The Power factor is an expression of energy efficiency. It is usually expressed as a percentage—and the lower the percentage, the less efficient power usage is.

Power factor (PF) is the ratio of power in work. It is measured in kilowatts (kW), to apparent power, measured in kilovolt amperes (kVA). Apparent power is also known as demand. It is the measure of the amount of power used to run machinery and equipment during a certain period. It is found by multiplying (kVA = V x A). The result is expressed as kVA units.

PF expresses the ratio of true power used in a circuit to the apparent power delivered to the circuit.

To calculate the power factor, you need a power quality analyzer or power analyzer that measures both working power (kW) and apparent power (kVA), and to calculate the ratio of kW/kVA.

The power factor formula can be expressed in many other ways:

PF = (True power)/(Apparent power)

OR

PF = W/VA

Table of Contents

**Power in AC circuits:**

The three main components in an AC circuit that can affect the relationship between the voltage and current waveforms, by defining the total impedance of the circuit are the resistor, the capacitor, and the inductor.

The impedance of an AC circuit is equivalent to the resistance calculated in DC circuits. Impedance is generally defined as the ratio of the voltage and current phasor’s produced. Phasor’s are straight lines drawn in such a way as to represents a voltage or current amplitude by its length.

We can use the 90^{o} phase difference as the sides of a right-angled triangle, called an impedance triangle, with the impedance being the hypotenuse as determined by Pythagoras theorem.

Note that impedance, which is the vector sum of the resistance and reactance, has not only a magnitude (Z) but it also has a phase angle (Φ), which represents the phase difference between the resistance and the reactance. In a DC circuit, the power (P) is measured in watts. It is equal to the current squared (I^{2}) times the resistance (R).

Real Power P = I^{2}R

Reactive Power Q = I^{2}X Volt-amperes Reactive

Apparent Power S = I^{2}Z

**Real Power in AC Circuits**

**Real power** (P) is also known as true or active power. It performs the “real work” within an electrical circuit. Real power is measured in watts. It defines the power consumed by the resistive part of a circuit. It is always calculated as I^{2}*R, where R is the total resistive component of the circuit.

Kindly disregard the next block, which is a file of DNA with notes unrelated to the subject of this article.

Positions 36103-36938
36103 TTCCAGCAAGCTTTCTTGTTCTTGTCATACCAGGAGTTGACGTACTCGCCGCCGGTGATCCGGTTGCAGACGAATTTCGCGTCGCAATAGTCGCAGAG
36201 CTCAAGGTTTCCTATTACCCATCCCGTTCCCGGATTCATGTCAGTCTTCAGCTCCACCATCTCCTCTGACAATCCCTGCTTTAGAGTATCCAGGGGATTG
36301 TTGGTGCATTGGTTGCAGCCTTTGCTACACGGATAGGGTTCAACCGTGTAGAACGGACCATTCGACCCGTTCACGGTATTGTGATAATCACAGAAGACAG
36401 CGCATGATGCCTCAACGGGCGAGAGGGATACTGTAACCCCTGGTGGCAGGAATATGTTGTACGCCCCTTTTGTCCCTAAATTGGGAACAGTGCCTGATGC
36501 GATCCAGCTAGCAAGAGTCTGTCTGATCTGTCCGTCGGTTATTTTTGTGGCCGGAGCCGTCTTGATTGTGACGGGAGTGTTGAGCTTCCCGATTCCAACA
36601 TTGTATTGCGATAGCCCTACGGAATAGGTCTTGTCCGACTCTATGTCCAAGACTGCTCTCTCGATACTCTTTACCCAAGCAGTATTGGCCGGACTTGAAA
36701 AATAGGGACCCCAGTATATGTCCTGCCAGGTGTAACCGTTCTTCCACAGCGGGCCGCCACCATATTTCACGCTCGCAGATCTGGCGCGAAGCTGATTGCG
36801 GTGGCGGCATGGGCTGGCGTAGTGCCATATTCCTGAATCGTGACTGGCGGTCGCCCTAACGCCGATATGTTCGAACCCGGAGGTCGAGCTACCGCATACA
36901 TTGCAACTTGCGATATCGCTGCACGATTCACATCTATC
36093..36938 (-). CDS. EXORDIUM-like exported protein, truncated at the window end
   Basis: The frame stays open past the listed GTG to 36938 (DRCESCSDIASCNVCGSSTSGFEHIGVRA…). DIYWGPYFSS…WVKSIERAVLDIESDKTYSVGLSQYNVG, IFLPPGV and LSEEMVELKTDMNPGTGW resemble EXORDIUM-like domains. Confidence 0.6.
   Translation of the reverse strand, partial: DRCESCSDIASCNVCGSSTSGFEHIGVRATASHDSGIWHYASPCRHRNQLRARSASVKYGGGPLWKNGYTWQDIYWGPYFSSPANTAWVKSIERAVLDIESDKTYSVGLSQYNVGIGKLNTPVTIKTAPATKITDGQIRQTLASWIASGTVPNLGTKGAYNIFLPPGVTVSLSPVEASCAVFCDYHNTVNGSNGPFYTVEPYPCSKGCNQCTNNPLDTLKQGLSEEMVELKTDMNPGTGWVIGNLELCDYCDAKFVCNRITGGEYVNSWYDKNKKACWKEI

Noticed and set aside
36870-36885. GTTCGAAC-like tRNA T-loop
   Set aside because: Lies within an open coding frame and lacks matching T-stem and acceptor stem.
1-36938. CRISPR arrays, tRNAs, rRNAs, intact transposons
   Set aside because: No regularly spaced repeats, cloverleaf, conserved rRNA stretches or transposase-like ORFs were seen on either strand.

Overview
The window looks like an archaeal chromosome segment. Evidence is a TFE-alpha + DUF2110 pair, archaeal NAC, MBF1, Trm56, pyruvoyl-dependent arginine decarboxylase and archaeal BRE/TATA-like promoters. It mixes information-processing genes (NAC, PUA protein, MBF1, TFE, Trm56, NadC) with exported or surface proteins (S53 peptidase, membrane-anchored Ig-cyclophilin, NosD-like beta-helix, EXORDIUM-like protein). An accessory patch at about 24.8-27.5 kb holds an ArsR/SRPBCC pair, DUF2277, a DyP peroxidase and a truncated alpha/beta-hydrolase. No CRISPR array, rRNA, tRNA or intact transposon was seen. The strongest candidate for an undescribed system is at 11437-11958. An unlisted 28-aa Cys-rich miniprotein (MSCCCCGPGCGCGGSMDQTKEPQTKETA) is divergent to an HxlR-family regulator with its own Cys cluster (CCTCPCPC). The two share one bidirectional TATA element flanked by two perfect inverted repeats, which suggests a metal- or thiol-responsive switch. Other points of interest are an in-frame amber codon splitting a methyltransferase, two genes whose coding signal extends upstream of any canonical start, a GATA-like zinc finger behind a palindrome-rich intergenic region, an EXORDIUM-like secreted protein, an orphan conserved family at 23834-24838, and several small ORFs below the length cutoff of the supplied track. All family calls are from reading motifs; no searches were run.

Real Power P = I^{2}R = V*I*cos(Φ) Watts, (W)

Since there is no phase difference between the voltage and the current in a resistive circuit, the phase shift between the two waveforms will be zero (0).

## Apparent Power in AC Circuits

The product of the RMS voltage, V applied to a circuit and the RMS current, I flowing into that circuit is called the “volt-ampere product” (VA). It is given the symbol S and whose magnitude is known as apparent power.

**Energy consumption** is the use of the power of a system by making use of supply.

** The energy consumption formula is articulated as,**

*E*_{(kWh/day)} = *P*_{(W)} × *t*_{(h/day)} / 1000_{(W/kW)}

Where,

E is energy in kilowatt-hours(kWh),

P is power in Watts,

t is hours

**3 phase power formula**

### Real Power

The Line to line voltage:

*W _{applied} = 3^{1/2} U_{ll} I cos Φ*

* = 3 ^{1/2} U_{ll} I PF *

*Where,*

*W _{applied} = real power (W, watts)*

*U _{ll} = line to line voltage (V, volts)*

*I = current (A, amps)*

*PF = cos Φ = power factor*

The Line to neutral voltage:

*W _{applied} = 3 U_{ln} I cos Φ *

*Where,*

*U _{ln} = line to neutral voltage (V, volts)*

**Resistive loads** convert current into other forms of energy, such as heat

**Inductive loads** use magnetic fields like motors, solenoids, and relays

Power of a Lens is one of the most important concepts in ray optics. The detailed concept of this topic is given below so that learners can understand this chapter more effectively.

## Power of a Lens Formula

The SI unit of power is diopter. Another thing you should keep in mind is that for a converging lens the optical power is positive and for a diverging lens, it is negative.

For example, if the focal length of a lens is 20cm, converting this to meters, we get 0.2m To find the power of this lens, take the reciprocal of 0.2 and we get 5. This means that you can calculate the power of a lens using radii of curvature of two surfaces and the refractive index of the lens material.

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